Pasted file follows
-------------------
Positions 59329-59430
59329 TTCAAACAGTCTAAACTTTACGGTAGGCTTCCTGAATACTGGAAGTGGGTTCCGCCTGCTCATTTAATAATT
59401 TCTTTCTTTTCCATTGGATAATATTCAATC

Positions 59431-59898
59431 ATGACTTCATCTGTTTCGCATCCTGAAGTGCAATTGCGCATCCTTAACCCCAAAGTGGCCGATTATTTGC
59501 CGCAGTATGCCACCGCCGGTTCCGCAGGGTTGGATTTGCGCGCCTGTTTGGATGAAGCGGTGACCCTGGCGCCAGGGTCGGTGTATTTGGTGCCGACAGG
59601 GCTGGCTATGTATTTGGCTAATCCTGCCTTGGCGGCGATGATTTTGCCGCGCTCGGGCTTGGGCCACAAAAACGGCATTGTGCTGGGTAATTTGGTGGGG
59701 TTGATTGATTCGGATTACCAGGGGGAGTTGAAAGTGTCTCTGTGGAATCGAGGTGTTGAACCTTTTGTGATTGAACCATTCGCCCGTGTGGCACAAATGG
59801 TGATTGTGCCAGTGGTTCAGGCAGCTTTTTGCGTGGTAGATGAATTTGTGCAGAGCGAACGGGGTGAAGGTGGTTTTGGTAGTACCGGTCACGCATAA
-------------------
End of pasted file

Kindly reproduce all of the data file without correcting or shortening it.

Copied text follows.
Positions 59329-59430
59329 TTCAAACAGTCTAAACTTTACGGTAGGCTTCCTGAATACTGGAAGTGGGTTCCGCCTGCTCATTTAATAATT
59401 TCTTTCTTTTCCATTGGATAATATTCAATC

Positions 59431-59898
59431 ATGACTTCATCTGTTTCGCATCCTGAAGTGCAATTGCGCATCCTTAACCCCAAAGTGGCCGATTATTTGC
59501 CGCAGTATGCCACCGCCGGTTCCGCAGGGTTGGATTTGCGCGCCTGTTTGGATGAAGCGGTGACCCTGGCGCCAGGGTCGGTGTATTTGGTGCCGACAGG
59601 GCTGGCTATGTATTTGGCTAATCCTGCCTTGGCGGCGATGATTTTGCCGCGCTCGGGCTTGGGCCACAAAAACGGCATTGTGCTGGGTAATTTGGTGGGG
59701 TTGATTGATTCGGATTACCAGGGGGAGTTGAAAGTGTCTCTGTGGAATCGAGGTGTTGAACCTTTTGTGATTGAACCATTCGCCCGTGTGGCACAAATGG
59801 TGATTGTGCCAGTGGTTCAGGCAGCTTTTTGCGTGGTAGATGAATTTGTGCAGAGCGAACGGGGTGAAGGTGGTTTTGGTAGTACCGGTCACGCATAA